“May I come in and say good night for two minutes?”
He smiled—a wonderfully kind smile—but shook his head.
“Not to-night, dear,” he replied. “The Prince loves to sit up late, and I shall be downstairs with him. Besides, that bully of a doctor of yours insists upon ten hours’ sleep.”
She sighed like a disappointed child.
“Very well.” She paused for a moment to listen. “Wasn’t that a car?” she asked.
“Some of our guests going early, I dare say,” he replied, as he turned away.
Seaman did not at once start on his mission to the Princess. He made his way instead to the servants’ quarters and knocked at the door of the butler’s sitting-room. There was no reply. He tried the handle in vain. The door was locked. A tall, grave-faced man in sombre black came out from an adjoining apartment.
“You are looking for the person who arrived this evening from abroad, sir?” he enquired.
“I am,” Seaman replied. “Has he locked himself in?”
“He has left the Hall, sir!”
“Left!” Seaman repeated. “Do you mean gone away for good?”
“Apparently, sir. I do not understand his language myself, but I believe he considered his reception here, for some reason or other, unfavourable. He took advantage of the car which went down to the station for the evening papers and caught the last train.”
Seaman was silent for a moment. The news was a shock to him.
“What is your position here?” he asked his informant.
“My name is Reynolds, sir,” was the respectful reply. “I am Mr. Pelham’s servant.”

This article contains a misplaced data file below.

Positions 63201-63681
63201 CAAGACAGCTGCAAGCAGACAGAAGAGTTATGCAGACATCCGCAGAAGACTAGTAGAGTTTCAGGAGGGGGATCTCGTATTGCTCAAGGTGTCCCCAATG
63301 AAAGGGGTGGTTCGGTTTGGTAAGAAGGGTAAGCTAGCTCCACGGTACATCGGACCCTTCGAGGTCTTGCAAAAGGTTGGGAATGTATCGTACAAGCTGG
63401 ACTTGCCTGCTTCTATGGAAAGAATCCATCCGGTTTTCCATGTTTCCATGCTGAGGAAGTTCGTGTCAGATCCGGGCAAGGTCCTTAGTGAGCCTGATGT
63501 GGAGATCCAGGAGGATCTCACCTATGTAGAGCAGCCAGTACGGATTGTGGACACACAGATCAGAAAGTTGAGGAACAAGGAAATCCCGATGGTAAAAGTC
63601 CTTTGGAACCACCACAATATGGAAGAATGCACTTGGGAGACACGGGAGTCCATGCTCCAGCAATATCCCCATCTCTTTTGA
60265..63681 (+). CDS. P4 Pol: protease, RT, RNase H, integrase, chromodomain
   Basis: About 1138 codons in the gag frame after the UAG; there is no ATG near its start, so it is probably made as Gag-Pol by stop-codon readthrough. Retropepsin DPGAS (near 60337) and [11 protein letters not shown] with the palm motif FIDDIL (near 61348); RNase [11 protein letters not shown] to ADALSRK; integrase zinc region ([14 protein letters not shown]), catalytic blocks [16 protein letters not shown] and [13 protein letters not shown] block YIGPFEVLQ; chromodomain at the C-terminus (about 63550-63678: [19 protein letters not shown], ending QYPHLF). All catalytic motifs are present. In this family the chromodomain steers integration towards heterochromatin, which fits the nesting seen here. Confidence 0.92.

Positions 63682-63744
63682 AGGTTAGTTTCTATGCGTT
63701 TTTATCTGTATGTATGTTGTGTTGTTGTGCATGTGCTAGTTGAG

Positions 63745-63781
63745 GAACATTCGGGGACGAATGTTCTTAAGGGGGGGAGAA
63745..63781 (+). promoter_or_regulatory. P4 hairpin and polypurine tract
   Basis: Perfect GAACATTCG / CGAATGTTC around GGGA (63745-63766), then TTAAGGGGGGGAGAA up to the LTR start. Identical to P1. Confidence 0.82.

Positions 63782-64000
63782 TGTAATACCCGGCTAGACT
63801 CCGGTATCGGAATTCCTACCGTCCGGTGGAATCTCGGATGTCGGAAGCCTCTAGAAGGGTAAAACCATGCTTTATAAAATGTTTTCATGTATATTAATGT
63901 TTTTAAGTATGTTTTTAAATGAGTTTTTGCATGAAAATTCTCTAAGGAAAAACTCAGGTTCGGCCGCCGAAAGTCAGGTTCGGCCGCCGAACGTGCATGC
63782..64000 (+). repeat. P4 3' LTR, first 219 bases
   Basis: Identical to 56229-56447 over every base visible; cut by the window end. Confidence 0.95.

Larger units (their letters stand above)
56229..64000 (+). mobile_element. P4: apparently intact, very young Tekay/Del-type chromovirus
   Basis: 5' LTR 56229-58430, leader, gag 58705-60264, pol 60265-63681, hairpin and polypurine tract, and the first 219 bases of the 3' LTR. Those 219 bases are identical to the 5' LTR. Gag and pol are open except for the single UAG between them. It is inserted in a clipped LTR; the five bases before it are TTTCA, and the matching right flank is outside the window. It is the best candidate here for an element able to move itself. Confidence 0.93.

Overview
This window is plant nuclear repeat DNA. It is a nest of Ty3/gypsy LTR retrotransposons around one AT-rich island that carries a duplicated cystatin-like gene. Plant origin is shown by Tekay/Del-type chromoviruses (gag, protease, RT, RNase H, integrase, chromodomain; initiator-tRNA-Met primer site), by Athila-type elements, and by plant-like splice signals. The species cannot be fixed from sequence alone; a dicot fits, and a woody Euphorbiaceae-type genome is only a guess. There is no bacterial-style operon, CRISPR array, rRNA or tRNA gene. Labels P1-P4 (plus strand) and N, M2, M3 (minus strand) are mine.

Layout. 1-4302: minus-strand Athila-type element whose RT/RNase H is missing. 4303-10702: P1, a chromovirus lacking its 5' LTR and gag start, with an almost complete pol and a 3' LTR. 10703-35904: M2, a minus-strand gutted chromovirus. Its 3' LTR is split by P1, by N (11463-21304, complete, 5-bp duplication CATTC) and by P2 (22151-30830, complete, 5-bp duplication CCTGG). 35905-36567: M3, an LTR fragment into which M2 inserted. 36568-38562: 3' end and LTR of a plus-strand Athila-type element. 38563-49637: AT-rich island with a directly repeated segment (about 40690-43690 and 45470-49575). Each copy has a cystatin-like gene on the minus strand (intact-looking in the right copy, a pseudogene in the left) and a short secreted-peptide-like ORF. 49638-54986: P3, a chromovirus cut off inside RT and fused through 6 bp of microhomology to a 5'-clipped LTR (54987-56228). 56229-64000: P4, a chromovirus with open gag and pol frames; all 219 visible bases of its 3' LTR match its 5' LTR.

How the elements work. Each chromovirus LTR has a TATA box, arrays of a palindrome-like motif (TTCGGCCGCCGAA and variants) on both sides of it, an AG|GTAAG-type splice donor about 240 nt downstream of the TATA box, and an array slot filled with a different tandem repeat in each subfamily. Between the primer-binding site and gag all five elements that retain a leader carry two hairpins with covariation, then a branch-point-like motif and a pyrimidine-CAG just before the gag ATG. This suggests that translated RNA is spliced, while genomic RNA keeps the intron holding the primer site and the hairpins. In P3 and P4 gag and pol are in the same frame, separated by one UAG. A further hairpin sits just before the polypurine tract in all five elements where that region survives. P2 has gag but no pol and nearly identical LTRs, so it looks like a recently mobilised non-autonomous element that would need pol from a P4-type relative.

“Can you tell me why, if this man has left the door here is locked?”
“Mr. Parkins locked it before he went out, sir. He accompanied—Mr. Miller, I think his name was—to the station.”
Seaman had the air of a man not wholly satisfied.
“Is it usual to lock up a sitting-room in this fashion?” he asked.
“Mr. Parkins always does it, sir. The cabinets of cigars are kept there, also the wine-cellar key and the key of the plate chest. None of the other servants use the room except at Mr. Parkins’ invitation.”
“I understand,” Seaman said, as he turned away. “Much obliged for your information, Reynolds. I will speak to Mr. Parkins later.”
“I will let him know that you desire to see him, sir.”
“Good night, Reynolds!”
“Good night, sir!”
Seaman passed back again to the crowded hall and billiard-room, exchanged a few remarks here and there, and made his way up the southern flight of stairs toward the west wing. Stephanie consented without hesitation to receive him. She was seated in front of the fire, reading a novel, in a boudoir opening out of her bedroom.
“Princess,” Seaman declared, with a low bow, “we are in despair at your desertion.”